It is within the context of such profound progress that the President of the World Bank Group, Dr Jim Yong Kim, has chosen to visit Ghana today to launch a report on poverty in Africa, highlight Ghana’s progress towards ending extreme poverty and, above all, commemorate ‘End Poverty Day’.
Dr Yong Kim’s visit will be part of many activities this week that focus on ending extreme poverty by 2030.
According to the World Bank — which has set goals for ending extreme poverty by 2030 — the ‘End Poverty Day’ efforts would be global and the Group President would use the October 16 visit to meet with development partners, innovators, students and civil society leaders to reflect on the common measures taken by Ghana and other countries to reduce poverty and highlight what was needed for further progress.
His visit comes at a time when the world has set an ambitious target of ending all forms of poverty everywhere under the Sustainable Development Goals (SDGs).
October 17, the International Day for the Eradication of Poverty, is being observed for the first time since the world endorsed the SDGs about a month ago.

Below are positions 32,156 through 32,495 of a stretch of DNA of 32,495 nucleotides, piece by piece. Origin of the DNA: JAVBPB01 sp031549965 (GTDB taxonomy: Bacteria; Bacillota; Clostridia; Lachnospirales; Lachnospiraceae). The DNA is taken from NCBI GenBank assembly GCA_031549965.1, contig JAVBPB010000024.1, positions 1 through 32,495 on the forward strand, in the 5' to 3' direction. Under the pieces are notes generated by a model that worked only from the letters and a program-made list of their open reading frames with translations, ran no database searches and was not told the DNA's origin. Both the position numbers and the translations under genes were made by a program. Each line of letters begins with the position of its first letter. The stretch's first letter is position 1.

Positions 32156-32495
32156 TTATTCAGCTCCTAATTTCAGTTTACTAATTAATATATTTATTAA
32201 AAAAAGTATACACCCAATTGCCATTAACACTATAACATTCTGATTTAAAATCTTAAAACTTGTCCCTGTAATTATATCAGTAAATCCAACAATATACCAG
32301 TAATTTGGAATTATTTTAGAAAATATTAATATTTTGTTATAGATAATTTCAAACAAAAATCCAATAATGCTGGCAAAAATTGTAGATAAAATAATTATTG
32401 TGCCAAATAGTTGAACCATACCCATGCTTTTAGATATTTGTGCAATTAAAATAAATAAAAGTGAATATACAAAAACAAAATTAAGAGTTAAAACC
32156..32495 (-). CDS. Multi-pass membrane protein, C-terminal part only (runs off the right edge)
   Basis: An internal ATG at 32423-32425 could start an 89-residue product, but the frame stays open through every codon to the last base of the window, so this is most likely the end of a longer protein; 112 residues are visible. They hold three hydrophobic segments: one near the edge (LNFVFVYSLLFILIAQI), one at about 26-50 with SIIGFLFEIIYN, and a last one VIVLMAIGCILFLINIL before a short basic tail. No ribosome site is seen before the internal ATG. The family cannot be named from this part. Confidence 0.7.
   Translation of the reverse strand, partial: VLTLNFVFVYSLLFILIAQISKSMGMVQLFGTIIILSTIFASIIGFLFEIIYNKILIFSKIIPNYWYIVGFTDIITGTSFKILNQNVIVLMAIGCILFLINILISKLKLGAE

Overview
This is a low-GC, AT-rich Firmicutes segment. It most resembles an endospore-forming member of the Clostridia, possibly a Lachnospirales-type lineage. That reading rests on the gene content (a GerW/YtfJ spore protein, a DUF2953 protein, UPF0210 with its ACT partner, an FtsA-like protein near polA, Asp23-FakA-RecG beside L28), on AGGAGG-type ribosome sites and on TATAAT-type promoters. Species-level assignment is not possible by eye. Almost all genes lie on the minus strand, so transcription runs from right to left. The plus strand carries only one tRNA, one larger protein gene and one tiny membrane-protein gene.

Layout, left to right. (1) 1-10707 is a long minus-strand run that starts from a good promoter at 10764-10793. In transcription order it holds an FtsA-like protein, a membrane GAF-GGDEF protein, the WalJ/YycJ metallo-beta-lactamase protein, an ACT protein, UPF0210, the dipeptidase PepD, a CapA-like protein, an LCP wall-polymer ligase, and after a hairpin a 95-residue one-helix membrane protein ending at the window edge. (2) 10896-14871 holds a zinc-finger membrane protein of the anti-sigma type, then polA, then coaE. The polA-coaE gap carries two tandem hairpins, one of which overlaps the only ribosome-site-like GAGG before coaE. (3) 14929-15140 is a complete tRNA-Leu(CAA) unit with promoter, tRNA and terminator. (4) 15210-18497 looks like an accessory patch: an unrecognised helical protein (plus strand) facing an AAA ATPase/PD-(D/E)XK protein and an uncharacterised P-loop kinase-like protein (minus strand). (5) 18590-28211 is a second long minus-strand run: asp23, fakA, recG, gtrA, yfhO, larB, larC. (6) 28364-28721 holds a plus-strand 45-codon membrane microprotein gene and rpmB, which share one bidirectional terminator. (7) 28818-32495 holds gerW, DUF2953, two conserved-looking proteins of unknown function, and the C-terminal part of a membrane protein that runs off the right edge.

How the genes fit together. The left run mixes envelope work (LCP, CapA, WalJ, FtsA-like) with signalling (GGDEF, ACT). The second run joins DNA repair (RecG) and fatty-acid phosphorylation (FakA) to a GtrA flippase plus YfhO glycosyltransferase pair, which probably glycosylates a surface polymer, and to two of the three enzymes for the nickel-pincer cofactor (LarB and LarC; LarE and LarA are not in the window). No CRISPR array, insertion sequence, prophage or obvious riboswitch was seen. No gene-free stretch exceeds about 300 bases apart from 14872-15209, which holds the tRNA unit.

“With the world now signed onto the ambitious SDGs, countries are beginning to draw up national plans to achieve the new goals and targets, so now is an opportune time for advocacy and action.
“The World Bank Group will continue to offer governments support for their anti-poverty work in the form of shared knowledge, innovative financing and statistical capacity building, since tracking our goals is essential if we are to accurately measure the world’s progress,” the World Bank said.
Level of world poverty
Dr Kim’s visit also comes shortly after the release of a World Bank report earlier this month that projects, for the first time, that the percentage of people living in extreme poverty around the world would have fallen below 10 per cent in 2015 to 9.6 per cent.